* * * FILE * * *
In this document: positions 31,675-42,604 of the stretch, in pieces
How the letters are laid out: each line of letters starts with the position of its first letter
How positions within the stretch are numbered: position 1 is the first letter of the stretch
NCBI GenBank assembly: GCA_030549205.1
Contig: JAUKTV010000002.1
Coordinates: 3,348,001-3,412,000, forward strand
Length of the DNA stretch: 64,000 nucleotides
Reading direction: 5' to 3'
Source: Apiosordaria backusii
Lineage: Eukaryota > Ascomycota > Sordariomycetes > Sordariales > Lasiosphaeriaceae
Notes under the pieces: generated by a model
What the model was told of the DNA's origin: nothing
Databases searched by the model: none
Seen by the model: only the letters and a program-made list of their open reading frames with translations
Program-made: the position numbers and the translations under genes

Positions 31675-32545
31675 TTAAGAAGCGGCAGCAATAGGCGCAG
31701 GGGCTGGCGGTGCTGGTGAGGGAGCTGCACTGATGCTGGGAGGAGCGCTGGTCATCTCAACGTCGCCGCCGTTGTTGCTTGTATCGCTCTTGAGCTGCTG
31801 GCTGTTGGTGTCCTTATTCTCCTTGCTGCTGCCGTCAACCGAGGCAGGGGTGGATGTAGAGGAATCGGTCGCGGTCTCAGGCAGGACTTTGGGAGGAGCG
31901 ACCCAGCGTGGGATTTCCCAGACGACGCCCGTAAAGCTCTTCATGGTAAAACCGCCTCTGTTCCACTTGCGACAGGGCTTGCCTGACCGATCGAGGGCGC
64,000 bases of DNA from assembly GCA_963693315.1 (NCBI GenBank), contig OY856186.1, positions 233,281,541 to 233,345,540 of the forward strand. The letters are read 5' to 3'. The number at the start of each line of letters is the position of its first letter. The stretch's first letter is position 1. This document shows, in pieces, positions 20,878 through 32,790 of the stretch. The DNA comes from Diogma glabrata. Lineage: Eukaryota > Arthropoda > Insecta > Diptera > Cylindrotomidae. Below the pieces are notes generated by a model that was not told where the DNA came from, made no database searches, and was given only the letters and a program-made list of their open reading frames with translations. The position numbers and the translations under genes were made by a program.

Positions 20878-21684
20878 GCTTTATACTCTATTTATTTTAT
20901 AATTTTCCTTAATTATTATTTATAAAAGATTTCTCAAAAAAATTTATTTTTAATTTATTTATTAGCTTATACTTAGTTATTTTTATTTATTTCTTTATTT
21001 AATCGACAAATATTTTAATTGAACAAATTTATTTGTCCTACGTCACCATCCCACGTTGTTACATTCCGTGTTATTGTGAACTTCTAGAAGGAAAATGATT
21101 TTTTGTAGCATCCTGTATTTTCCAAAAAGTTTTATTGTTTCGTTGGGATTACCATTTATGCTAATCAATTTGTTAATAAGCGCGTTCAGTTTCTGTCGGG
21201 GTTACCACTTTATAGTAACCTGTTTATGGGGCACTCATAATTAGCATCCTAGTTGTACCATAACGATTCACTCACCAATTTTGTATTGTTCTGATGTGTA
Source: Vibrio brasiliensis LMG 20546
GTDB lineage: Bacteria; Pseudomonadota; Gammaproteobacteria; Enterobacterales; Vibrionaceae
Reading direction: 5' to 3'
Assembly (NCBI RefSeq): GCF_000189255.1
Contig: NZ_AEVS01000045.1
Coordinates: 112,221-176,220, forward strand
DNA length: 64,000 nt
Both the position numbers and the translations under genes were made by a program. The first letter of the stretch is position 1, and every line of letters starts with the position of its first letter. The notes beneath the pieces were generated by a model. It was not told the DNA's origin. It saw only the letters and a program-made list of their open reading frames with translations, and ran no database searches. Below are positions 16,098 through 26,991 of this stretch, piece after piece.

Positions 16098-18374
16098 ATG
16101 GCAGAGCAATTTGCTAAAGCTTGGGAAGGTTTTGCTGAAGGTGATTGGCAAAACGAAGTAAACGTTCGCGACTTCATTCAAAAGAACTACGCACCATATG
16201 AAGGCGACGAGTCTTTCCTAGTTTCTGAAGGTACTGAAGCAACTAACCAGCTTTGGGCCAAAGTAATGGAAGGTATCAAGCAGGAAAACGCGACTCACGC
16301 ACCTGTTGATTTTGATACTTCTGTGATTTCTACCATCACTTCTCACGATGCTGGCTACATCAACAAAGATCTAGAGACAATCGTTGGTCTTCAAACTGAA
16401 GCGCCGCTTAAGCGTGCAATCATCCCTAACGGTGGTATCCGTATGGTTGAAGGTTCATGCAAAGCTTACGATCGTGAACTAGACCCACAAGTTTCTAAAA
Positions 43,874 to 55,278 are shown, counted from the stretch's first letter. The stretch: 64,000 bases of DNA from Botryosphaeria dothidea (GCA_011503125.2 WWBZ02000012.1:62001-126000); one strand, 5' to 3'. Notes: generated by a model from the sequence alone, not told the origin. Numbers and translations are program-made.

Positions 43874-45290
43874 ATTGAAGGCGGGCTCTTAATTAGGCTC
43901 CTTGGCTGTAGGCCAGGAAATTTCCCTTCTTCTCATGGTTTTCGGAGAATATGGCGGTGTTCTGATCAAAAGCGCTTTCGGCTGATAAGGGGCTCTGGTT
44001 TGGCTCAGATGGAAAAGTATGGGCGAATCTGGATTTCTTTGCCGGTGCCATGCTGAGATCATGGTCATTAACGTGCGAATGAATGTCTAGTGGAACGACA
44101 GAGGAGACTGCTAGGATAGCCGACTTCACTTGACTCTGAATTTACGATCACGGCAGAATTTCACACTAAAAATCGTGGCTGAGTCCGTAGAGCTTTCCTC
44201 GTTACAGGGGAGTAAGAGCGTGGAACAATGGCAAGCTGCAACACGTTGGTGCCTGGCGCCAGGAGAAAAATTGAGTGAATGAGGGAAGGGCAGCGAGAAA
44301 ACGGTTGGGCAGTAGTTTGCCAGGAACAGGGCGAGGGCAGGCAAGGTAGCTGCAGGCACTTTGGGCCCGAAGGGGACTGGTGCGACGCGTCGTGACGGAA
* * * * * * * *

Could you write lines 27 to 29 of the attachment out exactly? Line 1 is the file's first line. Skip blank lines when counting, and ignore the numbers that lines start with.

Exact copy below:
21201 GTTACCACTTTATAGTAACCTGTTTATGGGGCACTCATAATTAGCATCCTAGTTGTACCATAACGATTCACTCACCAATTTTGTATTGTTCTGATGTGTA
Source: Vibrio brasiliensis LMG 20546
GTDB lineage: Bacteria; Pseudomonadota; Gammaproteobacteria; Enterobacterales; Vibrionaceae